My sister Pat gave me a wonderful gift the other day: Two books that belonged to our dad, Frank Shane. The books were stored in an old trunk that was shipped from Iowa to Portland, Oregon, probably when my dad’s aunts moved there in the early 1900’s. I’ll post a picture of the trunk one of these days. Anyway, I didn’t know these books existed so am excited and honored to have them. The books are “Uncle Tom’s Cabin” by Harriett Beecher-Stowe with a publication date of 1897,, and “The Christmas Fairy” by John Strange Winter with a publication date of 1900. “The Christmas Fairy” book also contains “Not Quite True” by Mrs. Molesworth, and “In the Chimney Corner” by Frances E. Crompton. According to Google Books “The Christmas Fairy” book is now out of copyright.
“Uncle Tom’s Cabin” is in pretty tough condition but contains “over 100 illustrations from Original drawings by celebrated artists” so it’ll be fun to share some of those illustrations in future posts. But tonight the post will be about “The Christmas Fairy”
According to Wikipedia, John Strange Winter was a pen name for English novelist Henrietta Eliza Vaughn Stannard, born January 13, 1856 in York.
“Henrietta was the daughter of Reverend H. V. Palmer, rector of St. Margaret’s, York and wrote fiction for magazines, producing sentimental stories, chiefly of army life. Two of these, “Booties Baby” and “Hoe-p-la” which appeared originally in “The Graphic” in 1885 established her reputation and she became a prolific novelist, producing some sixty other light and amusing books, the best of which deal with military life. An indefatigable journalist on matters affecting women, she was the first president of The Writer’s Club (1892) and presided from 1901 to 1903 over the Society of Women Journalists. In 1884 she married Arthur Stannard, a civil engineer.”
Dad’s copy of “The Christmas Fairy” bears an inscription “Frank from Raymond” so most likely was a gift to dad from his cousin, Raymond Samels. I’m not convinced that Raymond actually wrote the inscription as it appears to be adult handwriting and this is definitely a child’s book. Dad later added his own name and address to the same page.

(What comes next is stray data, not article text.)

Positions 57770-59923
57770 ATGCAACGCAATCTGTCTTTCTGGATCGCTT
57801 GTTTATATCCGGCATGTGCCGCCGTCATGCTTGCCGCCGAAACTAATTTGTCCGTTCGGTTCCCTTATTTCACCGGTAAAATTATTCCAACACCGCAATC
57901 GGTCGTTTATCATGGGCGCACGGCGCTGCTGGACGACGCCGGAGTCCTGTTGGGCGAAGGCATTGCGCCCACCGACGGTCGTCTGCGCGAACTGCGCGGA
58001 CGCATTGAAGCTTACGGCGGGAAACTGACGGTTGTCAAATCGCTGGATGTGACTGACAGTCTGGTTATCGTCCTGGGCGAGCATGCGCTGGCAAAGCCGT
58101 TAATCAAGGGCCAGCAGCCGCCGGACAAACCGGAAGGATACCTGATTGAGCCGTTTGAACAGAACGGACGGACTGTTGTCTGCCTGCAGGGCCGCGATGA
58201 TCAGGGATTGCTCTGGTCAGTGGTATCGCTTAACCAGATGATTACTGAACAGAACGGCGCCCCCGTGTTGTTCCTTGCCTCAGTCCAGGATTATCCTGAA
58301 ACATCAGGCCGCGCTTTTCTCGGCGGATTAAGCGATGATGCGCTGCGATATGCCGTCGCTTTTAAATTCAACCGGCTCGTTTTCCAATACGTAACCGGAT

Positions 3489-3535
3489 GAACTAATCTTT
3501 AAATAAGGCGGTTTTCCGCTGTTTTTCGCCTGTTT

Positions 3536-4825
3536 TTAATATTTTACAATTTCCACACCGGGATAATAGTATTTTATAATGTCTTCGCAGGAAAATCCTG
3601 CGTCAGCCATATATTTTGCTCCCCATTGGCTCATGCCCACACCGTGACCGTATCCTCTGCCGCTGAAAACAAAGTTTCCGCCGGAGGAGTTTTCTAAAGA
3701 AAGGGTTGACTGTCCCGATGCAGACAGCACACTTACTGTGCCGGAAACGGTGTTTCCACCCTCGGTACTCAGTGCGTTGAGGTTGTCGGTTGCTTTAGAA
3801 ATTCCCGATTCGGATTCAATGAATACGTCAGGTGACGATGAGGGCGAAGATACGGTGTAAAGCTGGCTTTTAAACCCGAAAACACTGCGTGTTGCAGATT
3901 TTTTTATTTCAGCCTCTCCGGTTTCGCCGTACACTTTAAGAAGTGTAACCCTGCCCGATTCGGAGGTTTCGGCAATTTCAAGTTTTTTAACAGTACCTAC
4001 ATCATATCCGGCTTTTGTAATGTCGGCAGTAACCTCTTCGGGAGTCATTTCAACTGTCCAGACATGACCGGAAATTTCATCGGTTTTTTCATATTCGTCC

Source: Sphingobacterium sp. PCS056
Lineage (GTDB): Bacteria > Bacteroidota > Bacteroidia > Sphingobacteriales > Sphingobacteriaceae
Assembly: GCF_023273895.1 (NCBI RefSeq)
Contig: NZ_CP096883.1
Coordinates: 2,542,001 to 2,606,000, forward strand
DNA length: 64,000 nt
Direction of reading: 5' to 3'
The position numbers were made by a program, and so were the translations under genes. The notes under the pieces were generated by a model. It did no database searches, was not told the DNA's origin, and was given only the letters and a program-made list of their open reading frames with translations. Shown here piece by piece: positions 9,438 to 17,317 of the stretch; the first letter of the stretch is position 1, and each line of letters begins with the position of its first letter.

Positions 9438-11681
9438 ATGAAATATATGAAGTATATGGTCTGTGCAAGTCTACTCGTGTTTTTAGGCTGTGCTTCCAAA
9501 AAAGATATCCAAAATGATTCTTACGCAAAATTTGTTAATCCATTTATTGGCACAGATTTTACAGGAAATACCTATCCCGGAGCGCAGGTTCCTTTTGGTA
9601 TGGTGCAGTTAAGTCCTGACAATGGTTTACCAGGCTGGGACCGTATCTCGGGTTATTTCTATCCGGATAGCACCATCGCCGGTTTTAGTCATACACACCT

The story deals with two boys in a boarding school who are unable to return to their homes for the Christmas Holiday and are very sad about it. But they’re eventually “rescued” by the Aunt of one of the boys and so will have their holiday after all.
I’m sure this was a book that a youngster would have enjoyed, and dad and his family lived in for a time in Minneapolis where his Samels cousins lived as children, so might this have been a Christmas gift during the time the Shanes lived in Minneapolis? Or perhaps it was a farewell present, or it might have been mailed to dad later after the Shanes moved to Oregon. We’ll never know the answer, but I’m grateful to my sister for the gift of this lovely little book and the knowledge that our dad must have treasured it.
**P.S. In some recent communications with Paula Sassi, she indicated that the signature on the first page of the book “Frank from Raymond” might have actually been written by a young person as they did more teaching of handwriting in those years. SJE
Susan J. Edminster, Granite Falls, Washington, December 13, 2009. All Rights Reserved.
Photographs are the sole property of Susan J. Edminster, Granite Falls, Washington